Grits and Tamales

Life in the Deep South, by Gabriel Aguilera

Meet General Philip H. Sheridan: “I intend to make the cavalry an arm of the services.”

Philip H. Sheridan is one of my favorite Union generals during the war. Perhaps only Sherman was more colorful. Perhaps only Forrest was tougher.

What follows is from Volume 3 of Foote’s The Civil War: A Narrative (pages 135-136):


In conference with Lincoln and Halleck, soon after his return from Tennessee and before he established headquarters in the field, he [Grant] had expressed his dissatisfaction with cavalry operations in the eastern theater. What was needed, he said, was “a thorough leader.”… Halleck came up with the answer. “How would Sheridan do?” he asked. This was Major General Philip H. Sheridan, then in command of an infantry under Thomas near Chattanooga. His only experience with cavalry had been a five-week term as colonel of a Michigan regiment after Shiloh, nearly two years ago, and he had not only never served in Virginia, he had never even been over the ground in peacetime, so great was his dislike of all things southern. But Grant said that he would do just fine in command of the eastern army’s three divisions of 13,000 troopers. “The very man I want,” he said, and Sheridan was sent for. He arrived in early April, checked into Willard’s, and went at once to the White House, much as Grant had done the month before. The interview was marred, however, when [Lincoln] brought up the familiar jest: “Who ever saw a dead cavalryman?” Sheridan was not amused. If he had his way, there were going to be a great many dead cavalrymen lying around, Union as well as Confederate. Back at Willard’s with friends, he said as much and more. “I’m going to take the cavalry away from the bobtailed brigadier generals,” he vowed. “They must do without their escorts. I intend to make the cavalry an arm of the services.”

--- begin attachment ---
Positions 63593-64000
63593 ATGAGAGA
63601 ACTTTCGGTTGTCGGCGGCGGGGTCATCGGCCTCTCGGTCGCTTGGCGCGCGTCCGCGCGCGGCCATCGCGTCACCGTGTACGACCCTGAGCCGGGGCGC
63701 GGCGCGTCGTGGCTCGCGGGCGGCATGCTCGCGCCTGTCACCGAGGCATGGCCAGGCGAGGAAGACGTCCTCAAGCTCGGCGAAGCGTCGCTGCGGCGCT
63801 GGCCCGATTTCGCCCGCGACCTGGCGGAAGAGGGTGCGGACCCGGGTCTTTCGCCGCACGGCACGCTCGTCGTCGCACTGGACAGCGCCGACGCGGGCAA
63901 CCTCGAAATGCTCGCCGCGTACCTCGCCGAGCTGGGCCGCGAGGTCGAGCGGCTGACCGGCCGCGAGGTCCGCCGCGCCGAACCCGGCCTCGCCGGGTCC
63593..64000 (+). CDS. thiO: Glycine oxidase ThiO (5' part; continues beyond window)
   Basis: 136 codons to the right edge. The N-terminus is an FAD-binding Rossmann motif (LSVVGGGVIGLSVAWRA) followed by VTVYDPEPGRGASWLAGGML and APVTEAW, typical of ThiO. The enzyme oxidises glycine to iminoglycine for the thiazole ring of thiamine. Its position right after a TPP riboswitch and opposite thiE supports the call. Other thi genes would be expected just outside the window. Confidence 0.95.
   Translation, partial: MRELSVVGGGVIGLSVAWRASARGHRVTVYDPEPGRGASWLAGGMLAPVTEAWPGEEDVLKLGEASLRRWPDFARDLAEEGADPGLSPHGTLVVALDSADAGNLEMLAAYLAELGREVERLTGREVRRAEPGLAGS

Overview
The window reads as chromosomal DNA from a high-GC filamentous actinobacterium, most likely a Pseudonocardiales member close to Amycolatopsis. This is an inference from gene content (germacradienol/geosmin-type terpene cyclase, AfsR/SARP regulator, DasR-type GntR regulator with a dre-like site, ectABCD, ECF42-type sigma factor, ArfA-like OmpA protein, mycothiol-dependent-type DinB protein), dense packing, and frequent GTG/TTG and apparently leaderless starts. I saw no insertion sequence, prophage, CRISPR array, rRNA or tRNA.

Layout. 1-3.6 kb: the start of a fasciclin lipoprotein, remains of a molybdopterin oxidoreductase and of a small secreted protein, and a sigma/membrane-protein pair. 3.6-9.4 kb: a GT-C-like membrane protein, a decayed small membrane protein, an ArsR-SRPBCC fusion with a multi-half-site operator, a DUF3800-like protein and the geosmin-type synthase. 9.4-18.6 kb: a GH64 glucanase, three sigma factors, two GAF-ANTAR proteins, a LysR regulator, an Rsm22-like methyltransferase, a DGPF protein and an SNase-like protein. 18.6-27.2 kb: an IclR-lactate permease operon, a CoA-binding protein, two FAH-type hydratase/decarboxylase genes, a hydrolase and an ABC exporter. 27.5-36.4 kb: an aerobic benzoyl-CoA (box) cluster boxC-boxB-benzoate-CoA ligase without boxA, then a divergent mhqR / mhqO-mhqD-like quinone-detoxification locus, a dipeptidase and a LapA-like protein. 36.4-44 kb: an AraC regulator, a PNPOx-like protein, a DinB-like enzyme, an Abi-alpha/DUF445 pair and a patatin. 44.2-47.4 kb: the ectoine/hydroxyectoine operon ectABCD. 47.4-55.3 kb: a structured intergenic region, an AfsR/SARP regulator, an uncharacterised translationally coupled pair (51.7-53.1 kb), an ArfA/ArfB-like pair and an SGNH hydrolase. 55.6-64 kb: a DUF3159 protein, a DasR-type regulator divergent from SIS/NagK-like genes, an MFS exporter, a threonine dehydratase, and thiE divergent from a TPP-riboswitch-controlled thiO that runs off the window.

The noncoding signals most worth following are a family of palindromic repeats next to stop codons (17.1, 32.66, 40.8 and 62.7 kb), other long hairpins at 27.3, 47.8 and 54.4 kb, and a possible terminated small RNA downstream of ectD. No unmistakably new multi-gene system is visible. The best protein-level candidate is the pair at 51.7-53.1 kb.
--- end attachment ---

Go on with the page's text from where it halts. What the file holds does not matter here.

Sheridan was different, and he brought something different and hard into the army he now joined. “Smash ’em up, smash ’em up!” he would say as he toured the camps, smacking the palm with his fist for emphasis, and then ride off on his big galloping horse, a bullet-headed little man with close-cropped hair and a black mustache and imperial, bandy-legged, long in the arms, all Irish but with a Mongol look to his face and form, as if something had gone strangely wrong somewhere down the line in Ireland. Just turned thirty-three, he was five feet five inches tall and he weighed 115 pounds with his spurs on; “one of those long-armed fellows with short legs,” Lincoln remarked of him, “that can scratch his shins without having to stoop over.” Mounted, he looked about as tall and burly as the next man, so that when he got down from his horse his slightness came as a shock.” The officer you brought on from the West is a rather little fellow to handle your cavalry,” someone observed at headquarters, soon after Sheridan reported for duty. Grant took a pull from his cigar, perhaps remembering Missionary Ridge. “You’ll find him big enough for the purpose before we get through with him,” he said. And in point of fact, the under-sized, Ohio-raised West Pointer held much the same views on the war as his chief, who was Ohio born and had finished West Point ten years earlier, also standing about two thirds of the way down in his class. Those views, complementing Sheridan’s even more succinct “Smash ’em up, smash ’em up!” could be stated quite briefly, a staff physician found out about this time. They were sitting around idle after a hard day’s work and the doctor asked the general-in-chief for a definition of the art of war. Grant turned the matter over in his mind — no doubt preparing to quote Jomini or some other highly regarded authority, his listeners thought — and then replied, as if in confirmation of what his friend Longstreet was telling Lee’s staff about now, across the way: “Find out where your enemy is. Get at him as soon as you can, and strike him as hard as you can. And keep moving on.”

That was to be the method…





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